Medulllary Thyroid Carcinoma – Statistical and Epidemiological Indicators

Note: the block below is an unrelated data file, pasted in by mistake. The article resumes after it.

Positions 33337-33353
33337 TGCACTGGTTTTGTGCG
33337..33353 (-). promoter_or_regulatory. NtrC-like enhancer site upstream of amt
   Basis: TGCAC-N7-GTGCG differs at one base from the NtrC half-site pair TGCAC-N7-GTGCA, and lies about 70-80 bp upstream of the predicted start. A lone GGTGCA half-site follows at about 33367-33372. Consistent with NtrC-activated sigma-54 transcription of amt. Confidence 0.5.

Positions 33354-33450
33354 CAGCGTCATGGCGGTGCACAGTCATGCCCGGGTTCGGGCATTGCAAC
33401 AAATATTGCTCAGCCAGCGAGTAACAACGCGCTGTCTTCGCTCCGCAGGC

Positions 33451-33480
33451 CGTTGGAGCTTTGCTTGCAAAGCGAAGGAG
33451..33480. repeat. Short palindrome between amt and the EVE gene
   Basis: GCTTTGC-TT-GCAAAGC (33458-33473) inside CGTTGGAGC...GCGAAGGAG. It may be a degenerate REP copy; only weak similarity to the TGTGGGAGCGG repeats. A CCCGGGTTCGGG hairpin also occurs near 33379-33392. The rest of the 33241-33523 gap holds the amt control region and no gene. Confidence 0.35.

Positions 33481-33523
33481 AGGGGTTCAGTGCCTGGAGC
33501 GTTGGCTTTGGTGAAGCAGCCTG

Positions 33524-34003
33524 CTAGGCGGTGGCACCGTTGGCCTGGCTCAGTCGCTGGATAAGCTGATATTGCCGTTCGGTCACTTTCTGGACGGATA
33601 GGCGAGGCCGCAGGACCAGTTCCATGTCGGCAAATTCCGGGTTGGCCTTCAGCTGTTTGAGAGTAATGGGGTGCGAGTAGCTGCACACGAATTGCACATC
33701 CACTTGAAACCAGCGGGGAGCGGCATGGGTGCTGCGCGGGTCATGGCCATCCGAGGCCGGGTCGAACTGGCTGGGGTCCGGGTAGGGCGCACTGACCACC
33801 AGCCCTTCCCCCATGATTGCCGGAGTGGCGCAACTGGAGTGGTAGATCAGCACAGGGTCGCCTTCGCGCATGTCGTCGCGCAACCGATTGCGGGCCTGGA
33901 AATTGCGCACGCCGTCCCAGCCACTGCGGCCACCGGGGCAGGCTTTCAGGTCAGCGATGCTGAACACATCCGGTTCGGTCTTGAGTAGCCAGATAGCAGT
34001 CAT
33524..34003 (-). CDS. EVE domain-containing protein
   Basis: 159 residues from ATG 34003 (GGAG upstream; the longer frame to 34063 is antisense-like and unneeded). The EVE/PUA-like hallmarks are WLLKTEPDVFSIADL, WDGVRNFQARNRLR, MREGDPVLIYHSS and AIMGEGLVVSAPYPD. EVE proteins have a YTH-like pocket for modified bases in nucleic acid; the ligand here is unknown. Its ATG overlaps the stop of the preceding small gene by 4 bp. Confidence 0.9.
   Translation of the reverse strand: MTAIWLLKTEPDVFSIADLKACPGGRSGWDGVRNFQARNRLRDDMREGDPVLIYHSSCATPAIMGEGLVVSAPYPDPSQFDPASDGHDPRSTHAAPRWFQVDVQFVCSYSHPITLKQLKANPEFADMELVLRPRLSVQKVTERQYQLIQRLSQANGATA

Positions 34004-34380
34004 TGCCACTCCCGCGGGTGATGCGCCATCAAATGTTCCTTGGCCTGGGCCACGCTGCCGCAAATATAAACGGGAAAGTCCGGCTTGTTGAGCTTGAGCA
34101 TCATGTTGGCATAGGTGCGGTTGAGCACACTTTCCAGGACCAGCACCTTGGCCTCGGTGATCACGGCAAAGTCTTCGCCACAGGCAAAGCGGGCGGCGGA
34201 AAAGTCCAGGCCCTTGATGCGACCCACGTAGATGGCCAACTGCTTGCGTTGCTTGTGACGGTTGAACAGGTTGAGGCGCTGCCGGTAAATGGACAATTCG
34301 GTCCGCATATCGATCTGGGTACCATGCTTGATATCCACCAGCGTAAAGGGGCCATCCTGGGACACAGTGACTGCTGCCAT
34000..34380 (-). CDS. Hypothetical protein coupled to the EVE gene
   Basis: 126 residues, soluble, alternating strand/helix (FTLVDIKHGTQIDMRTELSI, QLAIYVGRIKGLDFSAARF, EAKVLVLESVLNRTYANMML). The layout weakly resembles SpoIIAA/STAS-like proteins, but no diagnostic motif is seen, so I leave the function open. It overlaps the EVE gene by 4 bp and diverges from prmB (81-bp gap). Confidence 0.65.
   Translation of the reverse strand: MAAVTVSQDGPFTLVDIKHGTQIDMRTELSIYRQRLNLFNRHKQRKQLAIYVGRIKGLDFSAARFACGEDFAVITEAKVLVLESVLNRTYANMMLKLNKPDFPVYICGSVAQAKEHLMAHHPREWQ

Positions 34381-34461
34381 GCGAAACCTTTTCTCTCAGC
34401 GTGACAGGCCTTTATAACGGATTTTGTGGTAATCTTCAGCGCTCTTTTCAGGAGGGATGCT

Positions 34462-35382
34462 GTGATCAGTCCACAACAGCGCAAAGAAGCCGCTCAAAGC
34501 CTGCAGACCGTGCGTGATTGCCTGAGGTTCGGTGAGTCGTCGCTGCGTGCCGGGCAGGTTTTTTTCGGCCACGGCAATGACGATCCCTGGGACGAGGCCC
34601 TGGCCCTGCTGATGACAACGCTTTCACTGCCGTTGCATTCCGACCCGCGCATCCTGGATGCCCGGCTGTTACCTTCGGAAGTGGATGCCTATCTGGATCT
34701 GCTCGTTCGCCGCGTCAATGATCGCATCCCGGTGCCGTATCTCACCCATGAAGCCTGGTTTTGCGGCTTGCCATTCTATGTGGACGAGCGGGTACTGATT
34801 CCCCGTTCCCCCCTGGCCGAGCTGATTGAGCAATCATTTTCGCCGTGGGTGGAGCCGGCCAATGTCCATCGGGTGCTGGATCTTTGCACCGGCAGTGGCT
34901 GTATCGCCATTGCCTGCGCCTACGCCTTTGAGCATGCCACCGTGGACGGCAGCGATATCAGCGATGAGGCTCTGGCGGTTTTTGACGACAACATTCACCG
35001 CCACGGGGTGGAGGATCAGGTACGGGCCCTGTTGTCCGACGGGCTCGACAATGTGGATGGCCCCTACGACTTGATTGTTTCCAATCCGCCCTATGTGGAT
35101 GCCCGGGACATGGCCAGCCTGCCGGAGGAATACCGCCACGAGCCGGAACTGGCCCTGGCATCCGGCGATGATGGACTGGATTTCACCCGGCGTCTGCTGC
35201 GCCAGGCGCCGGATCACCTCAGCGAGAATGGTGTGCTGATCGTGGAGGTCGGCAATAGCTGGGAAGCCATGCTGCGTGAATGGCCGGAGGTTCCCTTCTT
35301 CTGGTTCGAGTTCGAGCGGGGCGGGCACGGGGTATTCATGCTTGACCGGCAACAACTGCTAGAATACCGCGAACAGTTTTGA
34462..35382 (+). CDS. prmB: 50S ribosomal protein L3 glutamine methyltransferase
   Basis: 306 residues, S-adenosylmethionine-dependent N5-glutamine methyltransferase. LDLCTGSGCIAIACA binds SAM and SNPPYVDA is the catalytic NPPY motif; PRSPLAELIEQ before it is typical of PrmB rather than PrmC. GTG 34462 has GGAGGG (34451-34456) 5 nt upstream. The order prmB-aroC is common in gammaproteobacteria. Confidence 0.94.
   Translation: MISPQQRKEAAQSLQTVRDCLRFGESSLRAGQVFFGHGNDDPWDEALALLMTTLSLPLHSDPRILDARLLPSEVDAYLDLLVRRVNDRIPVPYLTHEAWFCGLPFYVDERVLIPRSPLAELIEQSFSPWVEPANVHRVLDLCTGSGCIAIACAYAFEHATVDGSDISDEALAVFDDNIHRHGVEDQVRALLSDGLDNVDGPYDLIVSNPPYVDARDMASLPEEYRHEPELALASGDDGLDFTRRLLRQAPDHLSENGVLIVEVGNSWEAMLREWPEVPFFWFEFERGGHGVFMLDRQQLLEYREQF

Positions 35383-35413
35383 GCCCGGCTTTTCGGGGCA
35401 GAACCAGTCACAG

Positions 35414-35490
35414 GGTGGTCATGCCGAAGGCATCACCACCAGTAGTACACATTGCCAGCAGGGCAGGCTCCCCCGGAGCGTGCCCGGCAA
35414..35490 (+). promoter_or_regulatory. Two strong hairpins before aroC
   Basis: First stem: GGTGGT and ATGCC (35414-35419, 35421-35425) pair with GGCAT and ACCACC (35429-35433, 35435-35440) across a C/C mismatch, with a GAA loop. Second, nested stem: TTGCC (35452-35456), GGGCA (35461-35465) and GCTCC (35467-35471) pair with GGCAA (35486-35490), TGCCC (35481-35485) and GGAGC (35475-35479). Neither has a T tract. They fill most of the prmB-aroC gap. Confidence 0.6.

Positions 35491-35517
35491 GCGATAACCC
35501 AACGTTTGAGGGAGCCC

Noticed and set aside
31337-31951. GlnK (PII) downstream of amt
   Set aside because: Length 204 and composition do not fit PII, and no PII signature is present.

Aim: The aim of research was to characterized the epidemiology of medullary thyroid carcinoma on “Professor Ion Chiricuta” Institute of Oncology, Cluj-Napoca. Material and Methods: A retrospective study that covered thyroid neoplasias treated at the “Professor Ion Chiricuta” Institute of Oncology, Cluj-Napoca between 1970 and 2004. The Kaplan-Meyer method was used for the statistical analysis of global survival rates. We analyzed the differences in survival curves for medullary and familial thyroid carcinomas. A statistical analysis of case distribution was carried out according to histopathological type, gender, age group, stage, diagnostic methods and therapies applied. Results: The incidence of this neoplasia among the cases studied has been clearly increasing in the last decade. Thus, all forms of thyroid cancers recorded between 2001 and 2004 were 2.67 times more numerous than in the two decades between 1970 and 1990. The increased number of newly registered cases can also be observed between 2000 and 2004 (784 new cases). It can be noticed that the disease occurs more frequently in women, the number of female patients being 2.2 – 6.5 times higher than that of male patients. The average ratio for the whole interval is 2.69:1, with a female:male ration of 6.7:1. 6. The general survival chance at 5 years for the entire group of MTC patients (minus the cases diagnosed in 2004), which thus included 85 patients, out of which only 76 patients were studied statistically for 5 years, was of 86.6%. The survival chance at 5 years for familial MTC patients (minus the cases diagnosed in 2004), which thus included 25 patients, out of which 19 patients were studied statistically for 5 years, or which died during the 5-year interval after onset, was of 94.7%. Concussions: The number of thyroid cancer cases recorded at the “Professor Ion Chiricuta” Institute of Oncology, Cluj-Napoca, increased 3.23 times in the past decade as compared with the previous decade; the number of new thyroid cancer cases registered in 2004 represented 13.2% of the 1648 patients studied at this Institute over a 35-year period.